|James M. Salander, MD, FACS
Vascular Surgery and Varicose Vein Treatment
5513 Connecticut Ave. Suite 210
Washington, DC 20015
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The arteries bring blood to all organs in the body. They deliver oxygen and nutrients, and veins carry away carbon dioxide and waste. Arteries are frequently affected by arteriosclerosis (hardening of the arteries), which builds up like rust on the inside of a pipe. This occurs in all of us beginning in our teens and progressing at varying rates and in various locations. It is a systemic disorder and can affect all blood vessels of the body (learn more in English | Spanish). This process is affected by smoking, diet, heredity, diabetes, high blood pressure, stress, age, elevated blood fats, and family history.
As the hardening-of-the-artery material builds up in a local area, it is referred to as plaque. This plaque can impair the flow of blood resulting in Peripheral Artery Disease (PAD). Small blood particles (clots) can collect on the roughened, irregular surface and contribute to the narrowing. Additionally, pieces of plaque or small blood clots can break off and go downstream and affect the organ that the artery serves. If the artery goes to the brain, this process can cause a stroke. If the artery goes to the heart, this process can cause a heart attack. All the organs of the body, including the legs and kidneys, can be affected. You cannot completely prevent hardening of the arteries, but you can reduce the rate of build-up of plaque and the progression of the disease. You can also reduce the symptoms and prevent many associated problems.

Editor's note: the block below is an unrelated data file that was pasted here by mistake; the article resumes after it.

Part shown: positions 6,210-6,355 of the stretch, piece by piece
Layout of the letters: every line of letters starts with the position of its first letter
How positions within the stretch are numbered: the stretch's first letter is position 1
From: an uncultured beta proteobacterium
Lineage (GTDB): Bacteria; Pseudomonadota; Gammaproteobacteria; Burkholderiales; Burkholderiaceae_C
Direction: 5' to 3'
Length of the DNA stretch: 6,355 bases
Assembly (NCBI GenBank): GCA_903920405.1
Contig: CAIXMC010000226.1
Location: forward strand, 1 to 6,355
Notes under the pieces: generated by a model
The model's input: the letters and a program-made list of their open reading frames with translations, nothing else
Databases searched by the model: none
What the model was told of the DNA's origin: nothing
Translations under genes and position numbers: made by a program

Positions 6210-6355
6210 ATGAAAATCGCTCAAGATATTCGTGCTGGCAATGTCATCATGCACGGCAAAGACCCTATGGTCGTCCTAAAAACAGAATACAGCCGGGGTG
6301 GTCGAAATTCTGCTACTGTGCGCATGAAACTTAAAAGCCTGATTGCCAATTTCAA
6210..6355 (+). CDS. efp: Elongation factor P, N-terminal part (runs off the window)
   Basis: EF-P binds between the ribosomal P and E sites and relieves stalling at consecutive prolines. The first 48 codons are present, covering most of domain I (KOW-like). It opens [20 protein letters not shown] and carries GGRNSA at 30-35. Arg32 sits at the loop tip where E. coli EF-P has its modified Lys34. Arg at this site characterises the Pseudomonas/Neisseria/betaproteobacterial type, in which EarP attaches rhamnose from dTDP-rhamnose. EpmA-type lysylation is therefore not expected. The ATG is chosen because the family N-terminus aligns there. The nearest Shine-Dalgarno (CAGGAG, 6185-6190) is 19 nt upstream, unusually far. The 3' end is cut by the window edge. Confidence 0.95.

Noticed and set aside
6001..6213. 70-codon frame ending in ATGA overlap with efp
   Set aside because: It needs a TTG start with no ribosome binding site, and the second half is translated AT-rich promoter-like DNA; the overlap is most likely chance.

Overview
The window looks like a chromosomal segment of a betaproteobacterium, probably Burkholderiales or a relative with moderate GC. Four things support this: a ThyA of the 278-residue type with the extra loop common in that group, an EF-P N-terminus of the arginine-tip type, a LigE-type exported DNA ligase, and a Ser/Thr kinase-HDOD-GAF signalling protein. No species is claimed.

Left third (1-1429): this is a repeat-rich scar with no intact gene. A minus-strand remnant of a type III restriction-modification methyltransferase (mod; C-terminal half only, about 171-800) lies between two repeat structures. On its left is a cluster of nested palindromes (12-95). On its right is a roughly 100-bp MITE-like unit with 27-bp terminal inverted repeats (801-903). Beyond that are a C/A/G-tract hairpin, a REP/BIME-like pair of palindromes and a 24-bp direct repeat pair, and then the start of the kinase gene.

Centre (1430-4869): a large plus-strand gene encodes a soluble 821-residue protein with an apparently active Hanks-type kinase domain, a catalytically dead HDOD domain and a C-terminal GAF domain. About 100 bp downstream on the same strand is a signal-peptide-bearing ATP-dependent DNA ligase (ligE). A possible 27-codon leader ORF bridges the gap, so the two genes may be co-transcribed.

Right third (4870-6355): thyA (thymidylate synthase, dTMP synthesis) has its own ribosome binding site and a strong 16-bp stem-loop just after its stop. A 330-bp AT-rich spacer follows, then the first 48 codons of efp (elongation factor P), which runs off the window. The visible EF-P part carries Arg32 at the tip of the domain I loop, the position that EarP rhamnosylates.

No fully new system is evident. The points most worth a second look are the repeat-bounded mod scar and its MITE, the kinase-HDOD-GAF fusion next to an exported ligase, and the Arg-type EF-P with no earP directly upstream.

How can you prevent problems from hardening of the arteries and reduce the symptoms?
What parts of the body can be affected?
Problems of hardening of the arteries in the legs, neck, or abdomen should also raise concerns about hardening of the arteries in the heart.
How can the arteries be damaged?
What might the doctor find when you are examined?
What tests may be ordered?
What treatment options are available?